Presentation on theme: "Needs assessment of cancer survivors O Santin, L Murray, A Gavin and M Donnelly Cancer health services research and survivorship studies programme Centre."— Presentation transcript:
Needs assessment of cancer survivors O Santin, L Murray, A Gavin and M Donnelly Cancer health services research and survivorship studies programme Centre for Public Health, Queens University Belfast
Background Population of cancer survivors is increasing Approx 32,000 people living with cancer in NI (2005) and 120,000 in RoI (2002) Limited knowledge about their health and social care needs Need for systematic, rigorous health care needs assessment
Main aims 1. To elicit cancer care professionals views and perceptions about the needs of cancer survivors 2. To assess the self-reported needs for care of cancer survivors
Methodology 1. Qualitative study: semi-structured interviews (n=21) with purposive sample (Lead Clinicians, Lead Nurses, AHPs & major charities); thematic analysis 2. Quantitative study: a postal survey (via GPs) using standardised measures of NA and QoL with a random sample (from NICR) of 600 colorectal cancer survivors; quantitative analysis
1. Qualitative study – key results What is a cancer survivor? Various definitions …time (eg 5-years post-diagnosis) …cancer-specific trajectory and time- point …treatment completion …personal psychology (eg ‘state of mind’) …anyone affected by cancer … hinders understanding of needs
What are the needs of survivors? Physical Needs Fatigue Functioning Subsidiary conditions Psychological Needs Fear of recurrence Body image, sexuality Depression, anxiety Social Needs Finance Employment …needs of survivors are multidimensional
Factors affecting need Male Elderly Cancer type (eg breast cancer vs. lung cancer) Low pop density (eg living outside Belfast particularly in rural areas) …survivors with one or more particular characteristics may require additional dedicated service attention.
What services are available? A follow-up, hospital-based, test-focused and clinician-led review of each pt Variation in follow-up reviews due to ‘practitioner style’ and contextual factors Ineffective re: detecting c. recurrence? Test-focused; insufficient attention given to psychosocial issues Anxiety-provoking …need to review post-discharge services for cancer survivors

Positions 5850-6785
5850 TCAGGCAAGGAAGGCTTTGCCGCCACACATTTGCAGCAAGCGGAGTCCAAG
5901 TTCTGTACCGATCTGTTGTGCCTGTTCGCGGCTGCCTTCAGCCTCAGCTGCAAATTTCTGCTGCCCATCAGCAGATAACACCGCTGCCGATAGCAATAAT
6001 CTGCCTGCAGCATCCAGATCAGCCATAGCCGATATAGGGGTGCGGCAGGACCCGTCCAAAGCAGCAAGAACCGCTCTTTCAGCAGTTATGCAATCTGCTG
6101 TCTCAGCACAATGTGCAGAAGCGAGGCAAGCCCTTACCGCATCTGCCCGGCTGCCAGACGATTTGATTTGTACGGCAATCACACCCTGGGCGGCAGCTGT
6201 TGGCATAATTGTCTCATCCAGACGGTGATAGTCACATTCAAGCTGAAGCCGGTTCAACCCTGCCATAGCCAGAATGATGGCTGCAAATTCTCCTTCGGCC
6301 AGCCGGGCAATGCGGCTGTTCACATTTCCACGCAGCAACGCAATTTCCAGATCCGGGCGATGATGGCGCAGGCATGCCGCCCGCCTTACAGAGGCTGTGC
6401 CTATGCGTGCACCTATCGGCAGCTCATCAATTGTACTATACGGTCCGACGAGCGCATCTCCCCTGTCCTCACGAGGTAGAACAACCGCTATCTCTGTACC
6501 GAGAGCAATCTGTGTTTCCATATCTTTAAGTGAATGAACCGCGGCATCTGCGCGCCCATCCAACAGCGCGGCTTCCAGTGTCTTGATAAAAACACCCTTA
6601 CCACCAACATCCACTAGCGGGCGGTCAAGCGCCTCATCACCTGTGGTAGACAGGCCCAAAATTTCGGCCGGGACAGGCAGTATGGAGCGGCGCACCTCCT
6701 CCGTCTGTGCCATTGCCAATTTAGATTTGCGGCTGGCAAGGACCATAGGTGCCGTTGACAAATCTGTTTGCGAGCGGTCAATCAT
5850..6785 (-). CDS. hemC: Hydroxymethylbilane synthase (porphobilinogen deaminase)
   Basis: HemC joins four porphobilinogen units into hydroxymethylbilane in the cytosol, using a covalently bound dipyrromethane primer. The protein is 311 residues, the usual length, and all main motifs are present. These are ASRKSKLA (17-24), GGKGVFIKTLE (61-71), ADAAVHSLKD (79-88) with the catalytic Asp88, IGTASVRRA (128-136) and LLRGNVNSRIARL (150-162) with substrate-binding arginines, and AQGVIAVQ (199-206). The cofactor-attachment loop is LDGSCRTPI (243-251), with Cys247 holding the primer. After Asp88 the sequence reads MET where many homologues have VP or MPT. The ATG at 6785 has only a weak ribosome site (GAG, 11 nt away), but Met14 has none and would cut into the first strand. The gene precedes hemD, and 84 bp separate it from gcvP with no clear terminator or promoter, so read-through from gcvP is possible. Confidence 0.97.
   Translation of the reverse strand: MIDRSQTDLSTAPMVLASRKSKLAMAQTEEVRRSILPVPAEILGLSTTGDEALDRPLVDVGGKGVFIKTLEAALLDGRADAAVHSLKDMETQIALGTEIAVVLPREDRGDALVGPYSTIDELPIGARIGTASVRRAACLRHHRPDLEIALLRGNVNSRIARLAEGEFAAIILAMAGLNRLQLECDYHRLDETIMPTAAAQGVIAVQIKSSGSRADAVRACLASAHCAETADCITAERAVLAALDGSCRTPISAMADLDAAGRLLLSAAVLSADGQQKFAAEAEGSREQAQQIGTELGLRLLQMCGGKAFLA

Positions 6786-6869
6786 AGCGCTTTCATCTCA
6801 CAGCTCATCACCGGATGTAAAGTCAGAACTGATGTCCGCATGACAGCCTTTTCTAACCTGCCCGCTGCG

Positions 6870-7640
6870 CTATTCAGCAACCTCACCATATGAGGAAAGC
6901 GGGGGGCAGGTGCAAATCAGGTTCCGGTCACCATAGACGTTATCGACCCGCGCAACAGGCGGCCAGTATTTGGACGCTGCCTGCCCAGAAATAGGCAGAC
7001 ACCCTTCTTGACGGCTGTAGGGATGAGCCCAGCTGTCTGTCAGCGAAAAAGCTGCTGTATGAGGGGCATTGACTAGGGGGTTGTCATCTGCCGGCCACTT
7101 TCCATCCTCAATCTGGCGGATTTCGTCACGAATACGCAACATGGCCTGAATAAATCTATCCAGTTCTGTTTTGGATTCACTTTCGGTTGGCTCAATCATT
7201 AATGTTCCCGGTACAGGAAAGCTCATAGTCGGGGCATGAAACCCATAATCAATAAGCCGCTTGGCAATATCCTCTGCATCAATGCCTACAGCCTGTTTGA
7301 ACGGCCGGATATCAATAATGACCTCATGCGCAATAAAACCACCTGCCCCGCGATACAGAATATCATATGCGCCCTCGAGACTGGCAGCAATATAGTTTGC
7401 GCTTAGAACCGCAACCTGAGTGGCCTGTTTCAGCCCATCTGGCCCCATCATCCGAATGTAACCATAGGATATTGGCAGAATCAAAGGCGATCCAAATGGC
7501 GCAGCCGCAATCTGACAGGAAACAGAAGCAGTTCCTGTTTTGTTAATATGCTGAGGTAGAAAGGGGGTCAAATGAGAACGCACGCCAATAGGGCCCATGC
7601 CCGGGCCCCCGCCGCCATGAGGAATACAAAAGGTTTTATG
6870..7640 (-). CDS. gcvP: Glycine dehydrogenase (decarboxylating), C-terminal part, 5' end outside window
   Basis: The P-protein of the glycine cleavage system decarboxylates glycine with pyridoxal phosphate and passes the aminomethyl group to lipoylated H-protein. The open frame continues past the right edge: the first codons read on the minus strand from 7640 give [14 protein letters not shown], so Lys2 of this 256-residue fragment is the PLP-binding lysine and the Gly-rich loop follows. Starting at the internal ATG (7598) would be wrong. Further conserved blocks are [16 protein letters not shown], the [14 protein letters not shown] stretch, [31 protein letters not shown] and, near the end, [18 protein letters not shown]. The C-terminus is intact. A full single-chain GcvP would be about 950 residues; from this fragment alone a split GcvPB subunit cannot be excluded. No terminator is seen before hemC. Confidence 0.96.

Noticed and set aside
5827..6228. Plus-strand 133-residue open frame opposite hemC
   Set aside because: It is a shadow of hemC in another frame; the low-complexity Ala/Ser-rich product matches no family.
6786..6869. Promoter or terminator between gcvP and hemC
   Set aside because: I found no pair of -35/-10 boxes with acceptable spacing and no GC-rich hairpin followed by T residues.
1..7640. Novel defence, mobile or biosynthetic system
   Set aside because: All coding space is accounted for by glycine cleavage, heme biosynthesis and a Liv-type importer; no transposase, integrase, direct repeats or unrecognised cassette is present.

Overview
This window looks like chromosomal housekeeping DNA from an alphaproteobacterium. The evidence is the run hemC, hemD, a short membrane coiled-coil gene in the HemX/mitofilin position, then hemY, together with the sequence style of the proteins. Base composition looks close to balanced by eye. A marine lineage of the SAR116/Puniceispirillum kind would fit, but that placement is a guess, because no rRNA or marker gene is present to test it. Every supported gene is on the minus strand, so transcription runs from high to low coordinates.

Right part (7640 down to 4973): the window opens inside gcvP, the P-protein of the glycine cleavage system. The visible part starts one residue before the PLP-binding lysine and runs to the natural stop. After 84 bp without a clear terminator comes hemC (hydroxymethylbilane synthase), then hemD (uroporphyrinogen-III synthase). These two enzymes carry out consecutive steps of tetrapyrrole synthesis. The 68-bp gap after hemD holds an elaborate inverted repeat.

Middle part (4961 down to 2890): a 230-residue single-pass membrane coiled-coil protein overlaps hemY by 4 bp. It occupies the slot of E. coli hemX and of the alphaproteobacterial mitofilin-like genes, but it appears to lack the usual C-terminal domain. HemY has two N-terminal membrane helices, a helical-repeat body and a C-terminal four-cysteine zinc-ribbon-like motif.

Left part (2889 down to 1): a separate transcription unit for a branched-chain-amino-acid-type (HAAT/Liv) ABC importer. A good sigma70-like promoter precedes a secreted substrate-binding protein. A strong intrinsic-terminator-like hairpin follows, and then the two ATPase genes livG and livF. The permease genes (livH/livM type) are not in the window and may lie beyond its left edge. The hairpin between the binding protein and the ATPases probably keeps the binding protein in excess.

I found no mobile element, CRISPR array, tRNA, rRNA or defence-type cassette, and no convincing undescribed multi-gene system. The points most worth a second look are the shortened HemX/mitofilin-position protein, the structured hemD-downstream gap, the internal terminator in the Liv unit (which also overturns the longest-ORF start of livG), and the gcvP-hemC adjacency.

What services are available? Primary care Main service outside hospital for survivors No specialist primary care service for survivors Only see survivors who ‘present’ to GP Survivors require ongoing reassurance from GP GPs unaware of services for survivors Voluntary sector provision Information, support groups, counselling, alternative therapies, etc Service users mainly women Concerns re: support group ‘dependency’ …the role of primary and community care for survivors is not well understood
2. Quantitative study – key results ‘Top 10’ needs (% unmet) Access to GP - 74% (12%) Coordinated care - 60% (15%) Medical team management – 56% (11%) Local health services – 55% (16%) Recurrence anxiety – 51% (20%) Other illnesses – 48% (9%) Contact after treatment - 44% (9%) Complaints - 40% (11%) Easily understood information - 40% (14%) Fatigue management – 30% (12%)
Unmet need – early key results Unmet need not associated with gender, marital status, geographical location, deprivation level, cancer site, time since diagnosis or cancer stage Older survivors sig less likely to report unmet needs (greatest among age group -54% with unmet needs) Observed across the 4 domains of CaSUN measure of need
Quality of life – early key results QoL not associated with gender, marital status, geographical location, deprivation level, cancer site or cancer stage Older survivors sig better QoL than younger survivors; QoL improved over time from the point of diagnosis Observed for total QoL scores only Strong positive r/ship between unmet need and QoL
Key conclusions Various definitions of a cancer survivor Cancer survivors have specific needs covering psychological, social and physical domains Gender, age, cancer site & location of home affect needs for care (professional perspective) Age (and time since diagnosis) main driver(s) of needs and QoL (colorectal survivor perspective) Need to give particular attention to younger rather than older survivors? Follow-up reviews not meeting the needs of cancer survivors
Key conclusions Primary and community care including voluntary sector provision requires review Need for better co-ordinated care (according to patient perspective) Relatively high unmet psychosocial needs particularly anxiety (recurrence) and fatigue Role for Self-Management Programmes for survivors ? Addressing unmet needs likely to improve QoL Finally, majority of colorectal survivors appear to cope extremely well despite these difficulties
A cancer survivor is someone living with and beyond cancer … …who has completed initial cancer management and has no apparent evidence of active disease, or ….is living with progressive disease and may be receiving cancer treatment but is not in the terminal phase of the illness (last six months of life) or …has had cancer in the past Macmillan Cancer (2008) Two Million Reasons – The Cancer Survivorship Agenda.